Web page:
Idaho State Senate District 18 Republican Primary election, 2000
Party Candidate Votes % +%
Republican Jim Risch (inc.) 3,222 50.4%
Republican Jack Noble 3,171 49.6%
Idaho State Senate District 18 election, 2000
Party Candidate Votes % +%
Republican Jim Risch (inc.) 12,917 80.3%
Libertarian Daniel Adams 3,165 19.7%
Idaho Lieutenant Governor Republican Primary election, 2002
Party Candidate Votes % +%
Republican Jim Risch 49,607 34.6%
Republican Jack Riggs 39,689 27.7%
Republican Celia Gould 22,134 15.4%
Republican Larry Eastland 22,079 15.4%
Republican Jim Pratt 5,638 3.9%
Republican Darrell Babbitt 4,161 2.9%
Idaho Lieutenant Governor election, 2002
Party Candidate Votes % +%
Republican Jim Risch 226,017 56.2%
Democratic Bruce Perry 160,438 39.9%
Libertarian Michael Kempf 15,562 3.9%
Idaho Lieutenant Governor election, 2006
Party Candidate Votes % +%
Republican Jim Risch (inc.) 259,648 58.3%
Democratic Larry LaRocco 175,312 39.4%
Constitution William Charles Wellisch 10,460 2.4%
U.S. Senate Republican Primary election in Idaho, 2008
Party Candidate Votes % +%
Republican Jim Risch 80,743 65.3%
Republican Scott Syme 16,660 13.5%
Republican Richard Phenneger 6,532 5.3%
Republican Neal Thompson 5,375 4.3%
Republican Fred Adams 4,987 4.0%
Republican Bill Hunter 4,280 3.5%
Republican Brian Hefner 2,915 2.4%
Republican Hal James Styles, Jr. 2,082 1.7%
U.S. Senate election in Idaho, 2008
Party Candidate Votes % +%
Republican Jim Risch 371,744 57.7%
Democratic Larry LaRocco 219,903 34.1%
Independent Rex Rammell 34,510 5.4%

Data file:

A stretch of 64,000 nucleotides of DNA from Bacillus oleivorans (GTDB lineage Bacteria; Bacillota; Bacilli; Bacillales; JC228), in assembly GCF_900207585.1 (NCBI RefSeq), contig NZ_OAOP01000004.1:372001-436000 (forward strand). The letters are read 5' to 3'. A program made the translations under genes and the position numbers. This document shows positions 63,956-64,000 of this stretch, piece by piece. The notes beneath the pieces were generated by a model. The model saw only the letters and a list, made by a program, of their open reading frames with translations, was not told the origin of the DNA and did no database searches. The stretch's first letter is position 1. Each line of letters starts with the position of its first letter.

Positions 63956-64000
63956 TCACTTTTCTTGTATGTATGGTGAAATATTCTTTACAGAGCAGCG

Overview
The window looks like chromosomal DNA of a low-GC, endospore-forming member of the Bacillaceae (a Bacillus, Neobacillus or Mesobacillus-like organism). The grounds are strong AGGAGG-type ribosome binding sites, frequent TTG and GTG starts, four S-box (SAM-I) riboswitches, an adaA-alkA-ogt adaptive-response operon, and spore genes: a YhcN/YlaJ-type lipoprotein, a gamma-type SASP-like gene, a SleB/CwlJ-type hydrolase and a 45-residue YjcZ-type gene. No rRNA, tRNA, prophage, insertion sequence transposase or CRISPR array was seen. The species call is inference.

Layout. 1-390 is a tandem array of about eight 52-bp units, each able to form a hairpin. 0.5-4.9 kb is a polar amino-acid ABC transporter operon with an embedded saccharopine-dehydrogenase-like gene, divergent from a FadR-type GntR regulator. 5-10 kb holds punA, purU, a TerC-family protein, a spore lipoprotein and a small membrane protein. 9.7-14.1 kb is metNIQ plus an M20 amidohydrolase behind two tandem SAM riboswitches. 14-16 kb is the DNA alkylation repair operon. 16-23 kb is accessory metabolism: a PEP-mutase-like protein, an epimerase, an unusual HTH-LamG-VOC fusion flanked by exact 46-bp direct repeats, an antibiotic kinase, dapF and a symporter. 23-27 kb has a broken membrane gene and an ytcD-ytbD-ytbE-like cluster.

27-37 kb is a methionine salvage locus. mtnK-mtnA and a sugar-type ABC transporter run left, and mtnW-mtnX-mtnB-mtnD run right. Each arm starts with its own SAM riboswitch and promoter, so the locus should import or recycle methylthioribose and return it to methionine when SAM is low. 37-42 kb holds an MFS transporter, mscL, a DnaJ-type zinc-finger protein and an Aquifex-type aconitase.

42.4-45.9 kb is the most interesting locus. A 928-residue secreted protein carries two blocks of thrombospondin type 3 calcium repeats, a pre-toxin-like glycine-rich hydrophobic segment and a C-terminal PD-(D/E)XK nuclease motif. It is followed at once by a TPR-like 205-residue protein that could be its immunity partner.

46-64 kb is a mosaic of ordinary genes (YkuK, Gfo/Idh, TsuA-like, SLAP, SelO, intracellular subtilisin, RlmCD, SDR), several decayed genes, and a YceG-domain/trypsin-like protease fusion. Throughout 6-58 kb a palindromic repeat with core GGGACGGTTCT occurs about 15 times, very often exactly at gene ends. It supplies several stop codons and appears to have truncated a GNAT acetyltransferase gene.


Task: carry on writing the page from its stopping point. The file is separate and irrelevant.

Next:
Libertarian Kent Marmon 9,958 1.5%
Independent Pro-Life 8,662 1.3%
U.S. Senate Republican Primary election in Idaho, 2014
Party Candidate Votes % +%
Republican Jim Risch (inc.) 119,209 79.9%
Republican Jeremy "T" Anderson 29,939 20.1%
U.S. Senate election in Idaho, 2014
Party Candidate Votes % +%
Republican Jim Risch (inc.) 285,596 65.3%
Democratic Nels Mitchell 151,574 34.7%


  1. ^ 2008 statewide totals Archived 2015-02-20 at the Wayback Machine.
  2. ^ "risch". Retrieved 26 December 2015.
  3. ^ "Phi Delta Theta". Gem of the Mountains, University of Idaho yearbook. 1965. p. 359.
  4. ^ "College of Forestry, '65 graduates". Gem of the Mountains, University of Idaho yearbook. 1965. p. 63.
  5. ^ "Jim Risch Biography". Jim Risch Senate. Retrieved 18 November 2014.
  6. ^ "College of Law". Gem of the Mountains, University of Idaho yearbook. 1968. p. 36.
  7. ^ "Governor names Ricks to lieutenant post". The Spokesman-Review. June 16, 2006.
  8. ^ Hahn, Gregory (2007-09-01). "Risch rumors about replacing Sen. Craig are 'dead wrong'". Idaho Statesman. Retrieved 2007-09-01.